19 May 2008

Means-testing pensioners

Pensioners, like the middle class in general, are victimised by modern legislation. The modern ideology does not accept innate differences but it does, in practice, discriminate against those with above-average IQs, and against personality characteristics associated with above-average IQs, such as conscientiousness and forethought.

The population of pensioners, whether or not classifiable as ‘middle class’, are likely to have above-average IQs, if only because they have managed to reach pensionable age. They fail to protest at the burdens imposed upon them, perhaps to some extent because, like my own parents, they are inclined to accept legal impositions without complaint.

People over 50 now constitute 43% of the voting population (this proportion is expected to rise to over 50% by 2031) and are in a position to exercise significant pressure on the political parties which wish for their electoral support.

Pensioners and prospective pensioners should never have accepted the means-testing of pensions. The effect of this policy is that those who have been so thrifty and frugal as to acquire savings, as well as making sure that they always paid the requisite annual contributions, whatever their circumstances, are being penalised so that more ‘support’ can be diverted to those who ‘need it most’, i.e. those who have made no attempt to build up independence of the state throughout their working lives.

Many of those who qualify for the supplementary ‘income support’, which would put their pension back up to the level it might be at if not means-tested, fail to claim it. They are exhorted to apply for what they are ‘entitled to’, the only reason usually suggested for their reluctance to do so being ‘pride’. But in fact they can only apply by submitting to ‘assessment’ of their circumstances by agents of the collective, who may quite well decide that it is not ‘in their interests’ to be allowed to live in their own home any longer, and they may be popped into the killing fields of the old people’s ‘homes’ whether they like it or not.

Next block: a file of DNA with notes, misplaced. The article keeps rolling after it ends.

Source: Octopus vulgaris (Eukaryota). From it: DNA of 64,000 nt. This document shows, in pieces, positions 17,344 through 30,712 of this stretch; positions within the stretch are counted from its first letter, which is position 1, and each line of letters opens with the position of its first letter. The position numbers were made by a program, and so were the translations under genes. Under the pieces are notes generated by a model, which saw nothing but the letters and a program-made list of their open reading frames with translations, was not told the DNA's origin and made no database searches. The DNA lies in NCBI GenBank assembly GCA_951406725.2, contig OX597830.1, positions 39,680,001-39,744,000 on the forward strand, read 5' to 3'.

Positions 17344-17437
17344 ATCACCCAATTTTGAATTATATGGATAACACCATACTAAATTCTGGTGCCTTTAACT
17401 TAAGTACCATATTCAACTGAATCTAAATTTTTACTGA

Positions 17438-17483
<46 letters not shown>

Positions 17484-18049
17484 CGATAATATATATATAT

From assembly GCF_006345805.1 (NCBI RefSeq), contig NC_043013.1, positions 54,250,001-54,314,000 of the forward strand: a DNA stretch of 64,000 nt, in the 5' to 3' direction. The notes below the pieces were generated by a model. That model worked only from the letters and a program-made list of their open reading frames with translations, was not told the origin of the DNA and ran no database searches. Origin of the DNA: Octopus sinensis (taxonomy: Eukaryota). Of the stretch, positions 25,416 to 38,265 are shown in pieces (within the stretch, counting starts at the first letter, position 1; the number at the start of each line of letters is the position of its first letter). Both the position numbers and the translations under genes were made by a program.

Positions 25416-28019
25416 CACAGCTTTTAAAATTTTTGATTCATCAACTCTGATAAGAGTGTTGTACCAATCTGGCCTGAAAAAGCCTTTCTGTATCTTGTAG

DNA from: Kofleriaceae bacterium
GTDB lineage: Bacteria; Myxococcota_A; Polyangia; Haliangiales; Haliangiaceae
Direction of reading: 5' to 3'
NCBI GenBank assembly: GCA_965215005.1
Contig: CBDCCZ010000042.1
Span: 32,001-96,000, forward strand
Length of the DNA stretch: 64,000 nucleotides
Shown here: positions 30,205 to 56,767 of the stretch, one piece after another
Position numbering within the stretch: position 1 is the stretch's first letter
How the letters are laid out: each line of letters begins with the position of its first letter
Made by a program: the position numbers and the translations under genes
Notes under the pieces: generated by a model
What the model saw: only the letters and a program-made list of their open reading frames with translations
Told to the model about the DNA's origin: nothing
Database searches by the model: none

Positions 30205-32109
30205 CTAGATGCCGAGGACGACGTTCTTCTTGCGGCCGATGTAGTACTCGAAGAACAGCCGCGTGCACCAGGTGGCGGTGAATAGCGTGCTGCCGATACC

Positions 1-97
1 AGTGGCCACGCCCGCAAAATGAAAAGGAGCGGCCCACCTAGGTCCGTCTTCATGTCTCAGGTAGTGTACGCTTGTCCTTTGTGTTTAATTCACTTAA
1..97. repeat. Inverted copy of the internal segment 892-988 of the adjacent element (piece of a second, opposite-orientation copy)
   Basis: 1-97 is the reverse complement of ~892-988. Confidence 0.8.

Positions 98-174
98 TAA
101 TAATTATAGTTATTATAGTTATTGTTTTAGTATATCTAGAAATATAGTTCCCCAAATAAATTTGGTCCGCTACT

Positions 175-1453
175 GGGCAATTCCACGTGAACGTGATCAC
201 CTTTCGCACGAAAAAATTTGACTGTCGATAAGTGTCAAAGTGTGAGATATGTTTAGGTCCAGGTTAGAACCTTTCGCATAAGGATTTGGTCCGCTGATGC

Ultimately, the state has the right to force an elderly person to live in a care home, or even to have them sectioned as a psychiatric patient. They will not be allowed the option of quietly starving or otherwise coming to grief in their own homes, which might very well be a less painful and distressing way of ending their lives than what awaits them in ‘care’.

Pensioners and their associations, such as Age Concern, Help the Aged and the National Pensioners Convention, should not tolerate means-testing. It was not regarded as acceptable in the original Pensions Act of 1911, which proposed that the pensions being set up should be paid for by contributions and would be payable to rich and poor alike.

Now Gordon Brown proposes an extra levy on salaries to ‘pay for care in old age’, in addition to compulsory pension contributions. Again, there is no way of opting out of this by saying that one will never be a drain on the state’s provision of ‘care facilities’ for the elderly, but would rather die in one’s own way in one’s own home.

‘The question of ethics with regard to pension policy is one of the issues on which Oxford Forum could be producing fundamental critical analyses if it were provided with adequate funding. We appeal for £2m as initial funding to enable us to write and publish on this and similar issues, which are currently only discussed in the context of pro-collectivist arguments.’ Charles McCreery, DPhil